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Māori social workers' experiences of care and protection : Paora Moyle a selection of findings

By: Moyle, Paora.
Material type: materialTypeLabelArticleSeries: Aotearoa New Zealand Social Work.Publisher: Aotearoa New Zealand Association of Social Workers 2014Description: electronic document (10 pages) ; PDF file: 489 KB.Subject(s): FAMILY VIOLENCE | TŪKINOTANGA Ā-WHĀNAU | PATU TAMARIKI | CHILD ABUSE | CHILD PROTECTION | CULTURAL ISSUES | FAMILY GROUP CONFERENCES | MĀORI | SOCIAL WORK PRACTICE | RANGAHAU MĀORI | TIKANGA TUKU IHO | TOKO I TE ORA | WHĀNAU | NEW ZEALANDOnline resources: Click here to access online In: Aotearoa New Zealand Social Work, 2014, 26(1): 55-64Summary: This article explores the challenges faced by seven Māori social workers who are also members of Aotearoa New Zealand Association of Social Workers (ANZASW) working within the child protection system in Aotearoa. Their views on what has improved for Māori whānau around recent legislation changes to family group conferencing (FGC) and newer policy initiatives such as Whānau Ora are examined. The study used a Māori-centred research approach and a thematic analysis of participants’ accounts was undertaken. From this analysis it was found that: (a) the participants walked creatively between two world views in order to best meet the needs of their own people; (b) these Māori practitioners felt over-worked and under-valued; and (c) the participants viewed the practices within FGCs as biased, demonstrating a lack of bicultural ability and contributing to significant barriers that whānau Māori experience in care and protection. (Author's abstract). Record #5842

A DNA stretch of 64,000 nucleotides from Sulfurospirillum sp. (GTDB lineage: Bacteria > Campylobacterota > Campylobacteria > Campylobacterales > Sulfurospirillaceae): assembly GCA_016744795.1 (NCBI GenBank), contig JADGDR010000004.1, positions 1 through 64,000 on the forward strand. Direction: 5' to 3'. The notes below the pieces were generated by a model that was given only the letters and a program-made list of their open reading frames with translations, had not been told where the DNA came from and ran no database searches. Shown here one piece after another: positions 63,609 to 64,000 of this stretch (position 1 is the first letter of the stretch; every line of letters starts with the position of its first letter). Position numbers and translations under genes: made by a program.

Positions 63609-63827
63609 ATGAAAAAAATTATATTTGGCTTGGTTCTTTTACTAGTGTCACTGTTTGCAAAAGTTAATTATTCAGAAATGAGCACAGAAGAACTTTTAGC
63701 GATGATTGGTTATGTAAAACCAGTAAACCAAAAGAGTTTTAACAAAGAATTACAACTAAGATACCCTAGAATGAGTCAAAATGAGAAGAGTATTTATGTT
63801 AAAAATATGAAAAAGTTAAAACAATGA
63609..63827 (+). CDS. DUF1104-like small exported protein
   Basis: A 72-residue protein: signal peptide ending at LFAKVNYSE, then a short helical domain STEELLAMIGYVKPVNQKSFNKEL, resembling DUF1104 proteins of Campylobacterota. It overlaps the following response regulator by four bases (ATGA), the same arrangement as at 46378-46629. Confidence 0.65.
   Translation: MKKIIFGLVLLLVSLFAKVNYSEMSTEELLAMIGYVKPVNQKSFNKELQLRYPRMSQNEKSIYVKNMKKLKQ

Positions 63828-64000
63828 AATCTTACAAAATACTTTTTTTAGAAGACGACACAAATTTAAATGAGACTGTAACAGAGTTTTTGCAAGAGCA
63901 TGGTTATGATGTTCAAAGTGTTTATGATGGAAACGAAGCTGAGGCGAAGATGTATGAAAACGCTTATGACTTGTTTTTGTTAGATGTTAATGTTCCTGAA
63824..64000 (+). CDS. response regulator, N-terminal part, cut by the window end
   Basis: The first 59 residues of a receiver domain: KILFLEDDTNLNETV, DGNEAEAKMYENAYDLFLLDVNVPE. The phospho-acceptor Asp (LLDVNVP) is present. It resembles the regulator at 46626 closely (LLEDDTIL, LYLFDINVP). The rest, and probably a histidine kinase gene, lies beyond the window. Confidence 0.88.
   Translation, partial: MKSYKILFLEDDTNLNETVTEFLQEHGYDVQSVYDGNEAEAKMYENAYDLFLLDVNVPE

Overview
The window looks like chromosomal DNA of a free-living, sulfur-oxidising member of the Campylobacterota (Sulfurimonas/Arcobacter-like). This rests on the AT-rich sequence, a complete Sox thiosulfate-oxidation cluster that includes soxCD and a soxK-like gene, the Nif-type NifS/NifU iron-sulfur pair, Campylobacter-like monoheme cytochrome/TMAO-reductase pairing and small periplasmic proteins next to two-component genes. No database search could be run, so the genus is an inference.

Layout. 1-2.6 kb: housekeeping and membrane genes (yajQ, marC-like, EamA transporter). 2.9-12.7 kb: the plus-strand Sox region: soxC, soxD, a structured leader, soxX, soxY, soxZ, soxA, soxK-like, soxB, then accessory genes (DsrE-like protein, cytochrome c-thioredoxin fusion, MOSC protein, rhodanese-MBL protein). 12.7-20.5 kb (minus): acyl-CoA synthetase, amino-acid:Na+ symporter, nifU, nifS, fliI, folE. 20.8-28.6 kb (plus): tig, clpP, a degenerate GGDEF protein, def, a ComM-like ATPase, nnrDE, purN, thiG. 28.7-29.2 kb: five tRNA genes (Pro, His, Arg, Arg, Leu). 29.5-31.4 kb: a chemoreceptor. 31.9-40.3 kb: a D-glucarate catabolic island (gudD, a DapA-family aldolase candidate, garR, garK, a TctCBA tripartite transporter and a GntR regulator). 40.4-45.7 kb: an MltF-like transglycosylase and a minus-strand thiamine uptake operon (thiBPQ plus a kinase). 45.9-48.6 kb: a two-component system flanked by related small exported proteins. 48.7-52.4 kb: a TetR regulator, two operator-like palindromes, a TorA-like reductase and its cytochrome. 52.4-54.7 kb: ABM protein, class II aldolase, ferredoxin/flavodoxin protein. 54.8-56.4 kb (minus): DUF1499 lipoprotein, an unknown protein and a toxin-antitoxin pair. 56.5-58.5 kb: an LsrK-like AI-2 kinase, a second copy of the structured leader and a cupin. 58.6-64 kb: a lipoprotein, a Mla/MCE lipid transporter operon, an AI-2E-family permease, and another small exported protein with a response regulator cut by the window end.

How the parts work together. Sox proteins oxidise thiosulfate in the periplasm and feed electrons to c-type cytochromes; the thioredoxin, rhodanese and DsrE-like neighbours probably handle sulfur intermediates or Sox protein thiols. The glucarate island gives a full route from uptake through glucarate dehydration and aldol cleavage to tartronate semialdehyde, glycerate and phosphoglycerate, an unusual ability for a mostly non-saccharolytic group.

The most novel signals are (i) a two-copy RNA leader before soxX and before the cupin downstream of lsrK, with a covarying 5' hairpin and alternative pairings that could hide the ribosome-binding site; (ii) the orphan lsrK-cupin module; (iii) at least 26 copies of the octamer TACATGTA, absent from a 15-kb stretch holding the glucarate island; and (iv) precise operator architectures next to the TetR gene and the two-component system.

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Aotearoa New Zealand Social Work, 2014, 26(1): 55-64

This article explores the challenges faced by seven Māori social workers who are also members of Aotearoa New Zealand Association of Social Workers (ANZASW) working within the child protection system in Aotearoa. Their views on what has improved for Māori whānau around recent legislation changes to family group conferencing (FGC) and newer policy initiatives such as Whānau Ora are examined. The study used a Māori-centred research approach and a thematic analysis of participants’ accounts was undertaken. From this analysis it was found that: (a) the participants walked creatively between two world views in order to best meet the needs of their own people; (b) these Māori practitioners felt over-worked and under-valued; and (c) the participants viewed the practices within FGCs as biased, demonstrating a lack of bicultural ability and contributing to significant barriers that whānau Māori experience in care and protection. (Author's abstract). Record #5842